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Disposition Development Frameworks (Rubrics)

Disposition Strand Development Frameworks (Rubrics)

.pdf file of Disposition Strands below
Role of Self
Collaboration and Communication
Critical Care
Intentional Professional Choices
Navigation: Flexibility and Adaptability
Imagination and Innovation

Rubric Structure

Each strand is laid out across a rubric with the following descriptions:
  • Counter evidence & blind spots
  • Awareness
  • Commitment
  • Enactment
These rubric descriptions should not be read as developmental stages. The rubrics should be used to locate a candidate’s actions, language, assumptions, or behaviors in order to raise consciousness about the role that dispositions for teaching are playing and to further the teacher candidate’s development as an equity-minded educator. Disposition development is dynamic and fraught with complexity. A teacher candidate may successfully enact one disposition while simultaneously be building an awareness of another. A teacher's awareness in one disposition strand can change toward enactment for some students and have blind spots with others. The rubrics intentionally do not a numerical scale so as to avoid conveying a linear sense of progression and recognizing that dispositions develop in stops and starts, with two steps forward and one step back, in spiral and iterative loops.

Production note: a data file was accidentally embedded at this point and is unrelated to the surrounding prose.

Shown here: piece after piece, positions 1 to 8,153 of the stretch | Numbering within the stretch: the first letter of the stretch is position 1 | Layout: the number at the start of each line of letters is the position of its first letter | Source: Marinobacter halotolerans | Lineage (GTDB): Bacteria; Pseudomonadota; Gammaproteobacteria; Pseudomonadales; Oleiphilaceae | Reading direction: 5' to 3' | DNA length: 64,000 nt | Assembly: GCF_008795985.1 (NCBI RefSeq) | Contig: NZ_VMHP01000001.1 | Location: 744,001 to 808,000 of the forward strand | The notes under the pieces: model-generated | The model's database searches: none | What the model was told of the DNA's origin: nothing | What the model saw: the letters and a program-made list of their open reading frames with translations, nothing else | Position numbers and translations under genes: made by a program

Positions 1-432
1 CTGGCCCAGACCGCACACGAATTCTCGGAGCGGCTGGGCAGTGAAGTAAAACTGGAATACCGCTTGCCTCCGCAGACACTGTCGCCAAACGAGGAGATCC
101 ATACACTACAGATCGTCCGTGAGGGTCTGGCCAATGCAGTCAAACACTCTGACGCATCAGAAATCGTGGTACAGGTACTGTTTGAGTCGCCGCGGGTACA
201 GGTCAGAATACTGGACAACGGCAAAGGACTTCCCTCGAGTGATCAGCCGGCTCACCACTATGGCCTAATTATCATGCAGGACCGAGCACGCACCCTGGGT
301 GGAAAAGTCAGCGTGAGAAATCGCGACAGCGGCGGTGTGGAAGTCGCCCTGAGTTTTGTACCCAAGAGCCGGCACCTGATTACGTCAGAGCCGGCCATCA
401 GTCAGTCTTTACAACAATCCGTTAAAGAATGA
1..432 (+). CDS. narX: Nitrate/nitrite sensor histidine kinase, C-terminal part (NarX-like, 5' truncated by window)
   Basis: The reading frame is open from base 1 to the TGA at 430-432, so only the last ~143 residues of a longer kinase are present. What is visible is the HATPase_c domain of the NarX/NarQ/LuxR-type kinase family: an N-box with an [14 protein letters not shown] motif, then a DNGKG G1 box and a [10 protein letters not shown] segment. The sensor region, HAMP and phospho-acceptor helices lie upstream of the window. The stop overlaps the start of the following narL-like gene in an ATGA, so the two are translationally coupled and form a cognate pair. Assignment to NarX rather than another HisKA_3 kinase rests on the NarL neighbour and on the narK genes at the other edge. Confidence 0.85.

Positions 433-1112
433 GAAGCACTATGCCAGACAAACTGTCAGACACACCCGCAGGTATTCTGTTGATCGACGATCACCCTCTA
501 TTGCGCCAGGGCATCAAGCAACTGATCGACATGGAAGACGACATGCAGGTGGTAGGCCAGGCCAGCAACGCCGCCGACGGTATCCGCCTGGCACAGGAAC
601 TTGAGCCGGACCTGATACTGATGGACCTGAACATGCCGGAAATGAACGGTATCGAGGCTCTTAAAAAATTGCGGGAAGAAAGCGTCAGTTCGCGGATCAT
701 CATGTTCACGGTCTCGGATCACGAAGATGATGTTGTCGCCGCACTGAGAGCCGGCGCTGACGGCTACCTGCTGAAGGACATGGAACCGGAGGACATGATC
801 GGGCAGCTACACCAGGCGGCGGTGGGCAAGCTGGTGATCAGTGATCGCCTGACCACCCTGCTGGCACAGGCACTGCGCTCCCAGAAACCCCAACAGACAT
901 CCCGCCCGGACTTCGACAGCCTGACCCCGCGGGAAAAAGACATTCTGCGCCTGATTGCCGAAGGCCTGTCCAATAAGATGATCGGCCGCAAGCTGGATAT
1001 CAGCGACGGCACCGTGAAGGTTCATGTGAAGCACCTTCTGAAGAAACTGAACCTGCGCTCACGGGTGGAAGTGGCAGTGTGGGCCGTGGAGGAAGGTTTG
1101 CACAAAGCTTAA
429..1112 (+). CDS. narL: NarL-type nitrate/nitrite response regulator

The role of context. The rubrics are meant to convey how a teacher candidate is manifesting dispositions in a particular context. In some contexts, awareness may be all that is within the possibility for the teacher candidate. In other contexts, enactment may be possible, and whether the teacher candidate seizes the opportunity to enact will depend on many things--the teacher candidate’s knowledge, skills, and dispositions for knowing what and how to do what is needed in a particular circumstance.

Impact of teaching dispositions on students.
The ultimate test of enacting dispositions is the impact that a teacher has on students. It is also likely that students in the classroom will experience opportunities to learn, create, and express in response to a teacher candidate’s actions in quite different ways. In other words, while a teacher may be showing or enacting dispositions that are aligned with the rubrics, they may be creating enabling learning environment for some students and, at the same time, they may be creating a learning environment that ignores or stifles other students. This is a complex dance in the classroom and this dispositions framework can assist teacher educators and teacher candidates in making sense of how dispositions toward equity-based teaching are operating to support student learning.

Moving toward enactment. Moving toward enactment in the rubrics is the desired state of being as a teacher in our idealized framework. However, teaching contexts and the teacher candidates’ knowledge and skills play a significant role in whether enactment is possible. Thus, the rubrics are best used as a diagnostic, reflective, and coaching framework to build awareness of areas that need development, to acknowledge successful enactment, and to promote deeper understanding of contextual and systemic elements that inhibit the enactment of equity-minded teaching and learning.

Awareness, commitment, and enactment